A Brief Sketch of the Artist
Chow Poon-Kuen was raised in Hong Kong, with family roots in the Dong Guan District of Guangdong Province, China. Her grandfather, Chow Hung Kwong, was a person of great accomplishment, well versed in military strategy and martial arts. He participated in the Imperial Examinations during the reign of Emperor Guang Xu of the Qing Dynasty, and returned home with imperial awards for martial honours. As a result, the Chow family and their heritage have been highly respected in their native land.
Chow Poon-Kuen received her formal education in Hong Kong, where she graduated from the Grantham College of Education and Wah Kiu College. She was both talented and eager to learn. For many years she studied the art of painting under Professor Zhao Shao’ang, the contemporary grand master of the Lingnan School of art. Through years of practice and observation, she mastered the technique and style developed by her teacher, especially in the painting of fish, insects, birds, animals, flowers and landscapes.
Professor Zhao, who was the successor to Gao Qifeng (one of the founders of Lingnan School), was a world-renowned artist. Despite his great achievements, he was never satisfied in restricting himself to a particular style of painting or confining himself to the realism and detail typical of the classical school. He studied different schools of painting and embraced the best influences from both Eastern and Western art, thereby developing his own style. He pioneered the new impressionist movement in Chinese painting.
Realizing the importance of basic training for an artist, Chow Poon-Kuen worked hard to improve herself. Following her teacher’s advice, she began to travel and meet friends from abroad who shared similar interests in art. She also tried to broaden her horizons by exploring different schools of painting and studying prevailing trends in the field of art. The development of her career may be divided into three stages:
1. From 1963 to 1985, she took part in over 20 exhibitions in Hong Kong and Southeast Asia. During this period of 23 years, her works were shown in Hong Kong, Taiwan, Japan, Singapore, Kuala Lumpur, Hawaii, Germany, etc. Her first solo exhibition was held at Hong Kong City Hall in 1979.
2. During the four-year period from 1986 to 1990, she held five solo exhibitions in such places as London (UK); Melbourne (Australia); Auckland (New Zealand); Kyoto (Japan) and Toronto (Canada). All exhibitions received very favorable feedback from art critics and the public.
3. She immigrated to Canada in 1994. She has since held two solo exhibitions: one in 1995 under the sponsorship of Simon Fraser University’s David See-Chai Lam Centre for International Communication; and another in 1997, sponsored by the University of Victoria, British Columbia. During the 1995-1998 period, her works were selected every year for the juried shows organized by the Federation of Canadian Artists (FCA). The painting entitled “Kingfisher,” selected for the 1998 show, received an honours award.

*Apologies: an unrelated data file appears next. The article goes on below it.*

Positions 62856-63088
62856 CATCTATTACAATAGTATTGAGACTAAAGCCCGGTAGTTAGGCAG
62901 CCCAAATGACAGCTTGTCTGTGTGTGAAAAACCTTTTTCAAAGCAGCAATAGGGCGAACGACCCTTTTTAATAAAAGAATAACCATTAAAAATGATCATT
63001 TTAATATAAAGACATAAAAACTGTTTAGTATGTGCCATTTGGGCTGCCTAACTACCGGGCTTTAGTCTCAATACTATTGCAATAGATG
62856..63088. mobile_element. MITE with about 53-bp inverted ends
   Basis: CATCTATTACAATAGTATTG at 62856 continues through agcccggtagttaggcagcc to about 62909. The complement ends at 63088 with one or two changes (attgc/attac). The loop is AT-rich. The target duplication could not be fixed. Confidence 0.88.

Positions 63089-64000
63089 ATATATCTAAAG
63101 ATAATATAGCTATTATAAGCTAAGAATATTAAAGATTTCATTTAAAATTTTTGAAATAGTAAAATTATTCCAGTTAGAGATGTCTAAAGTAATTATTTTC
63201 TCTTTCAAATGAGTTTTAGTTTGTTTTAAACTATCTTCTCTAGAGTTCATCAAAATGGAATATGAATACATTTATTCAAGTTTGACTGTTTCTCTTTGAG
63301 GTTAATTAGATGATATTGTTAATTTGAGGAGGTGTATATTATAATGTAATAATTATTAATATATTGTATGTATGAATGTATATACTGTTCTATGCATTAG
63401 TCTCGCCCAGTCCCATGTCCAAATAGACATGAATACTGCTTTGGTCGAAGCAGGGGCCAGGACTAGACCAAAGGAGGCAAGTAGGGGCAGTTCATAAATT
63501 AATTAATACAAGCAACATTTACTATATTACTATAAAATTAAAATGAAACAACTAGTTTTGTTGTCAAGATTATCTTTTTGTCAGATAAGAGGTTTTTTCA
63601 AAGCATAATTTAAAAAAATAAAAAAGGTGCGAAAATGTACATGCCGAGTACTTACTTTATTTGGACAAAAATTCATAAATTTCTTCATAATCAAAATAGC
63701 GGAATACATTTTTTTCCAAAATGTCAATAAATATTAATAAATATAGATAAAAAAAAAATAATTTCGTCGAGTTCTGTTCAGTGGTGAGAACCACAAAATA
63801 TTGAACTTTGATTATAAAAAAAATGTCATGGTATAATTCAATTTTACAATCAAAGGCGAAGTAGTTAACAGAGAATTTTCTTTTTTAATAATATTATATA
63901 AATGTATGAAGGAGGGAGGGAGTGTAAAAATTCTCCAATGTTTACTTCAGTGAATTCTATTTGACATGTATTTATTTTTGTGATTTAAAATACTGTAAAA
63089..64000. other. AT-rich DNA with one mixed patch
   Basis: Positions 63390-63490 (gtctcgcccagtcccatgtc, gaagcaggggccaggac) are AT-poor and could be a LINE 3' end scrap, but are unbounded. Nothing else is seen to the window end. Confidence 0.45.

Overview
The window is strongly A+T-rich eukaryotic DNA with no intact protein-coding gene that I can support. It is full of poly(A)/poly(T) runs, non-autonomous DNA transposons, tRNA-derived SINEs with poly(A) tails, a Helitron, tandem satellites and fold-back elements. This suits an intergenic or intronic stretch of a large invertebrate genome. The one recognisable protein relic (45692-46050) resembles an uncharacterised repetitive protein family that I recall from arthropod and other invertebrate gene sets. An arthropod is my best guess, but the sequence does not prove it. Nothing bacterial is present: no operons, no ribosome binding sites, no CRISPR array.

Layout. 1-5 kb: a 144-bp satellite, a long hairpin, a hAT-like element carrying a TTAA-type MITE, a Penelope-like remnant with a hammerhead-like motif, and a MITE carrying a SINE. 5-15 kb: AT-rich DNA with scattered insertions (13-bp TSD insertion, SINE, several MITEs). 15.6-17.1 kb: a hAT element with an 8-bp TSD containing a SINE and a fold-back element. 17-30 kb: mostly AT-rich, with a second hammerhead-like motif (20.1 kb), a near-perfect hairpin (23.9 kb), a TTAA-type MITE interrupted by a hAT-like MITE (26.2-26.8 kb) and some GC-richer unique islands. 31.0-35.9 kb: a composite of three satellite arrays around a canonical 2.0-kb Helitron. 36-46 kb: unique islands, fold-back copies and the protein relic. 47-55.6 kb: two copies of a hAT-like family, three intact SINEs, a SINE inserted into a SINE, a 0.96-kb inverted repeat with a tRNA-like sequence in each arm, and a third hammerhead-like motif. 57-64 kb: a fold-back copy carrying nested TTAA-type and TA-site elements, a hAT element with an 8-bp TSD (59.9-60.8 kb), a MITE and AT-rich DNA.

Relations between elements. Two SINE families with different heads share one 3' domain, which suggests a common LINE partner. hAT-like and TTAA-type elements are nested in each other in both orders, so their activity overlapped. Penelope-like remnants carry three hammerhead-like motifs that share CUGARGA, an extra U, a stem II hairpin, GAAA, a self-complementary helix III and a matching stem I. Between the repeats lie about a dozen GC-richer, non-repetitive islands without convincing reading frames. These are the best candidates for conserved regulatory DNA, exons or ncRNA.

In the winter of 1998, Canada Post invited her to produce two designs of orchids—Dragon’s Mouth Orchid and Greater Yellow Lady’s-slipper Orchid. These stamps were issued for the opening of the World Orchid Conference held in Vancouver in the spring of 1999. The stamp design was also shown at the International Stamp Exhibition held in Beijing, China.
In 2002, in conjunction with students under her tutorship, she mounted the exhibition of “Paintings of the Sound of Nature” at the Hong Kong Central Library.
Between 2011 and 2012, her lotus painting was selected to adorn the book cover of Professor Florence Yeh Chia-Ying’s selected poems, “Ode to Lotus,” and her two other books later published by the National Tsing Hua University of Taiwan.
In February of 2014, she held another exhibition, “Mystical Engagement with Blossoms,” at the Hong Kong Central Library. The exhibition was sponsored by the Xiang Yang Art and co-sponsored by David See-Chai Lam Centre for International Communication, Simon Fraser University, which also provided sponsorship for the publication of the souvenir catalogue.
After her immigration to Vancouver, Chow Poon-Kuen has immersed herself in the enjoyment of all things that Mother Nature has to offer: flowers and birds, mountains and streams, as well as wind and snow. She also experiments with the painting of North American flowers like orchid, wisteria, iris, sunflower and hibiscus and gradually evolves a style of her own.
Chow’s works have been collected by the National Museum of History, the Republic of China; Simon Fraser University, Vancouver, Canada; the Hong Kong Heritage Museum; the Maltwood Art Museum and Gallery, University of Victoria, Canada; Hunan Huang He Lou Museum, Hunan, China; the Tin-tan Buddha Collection, Hong Kong, as well as numerous other organizations and private art collectors.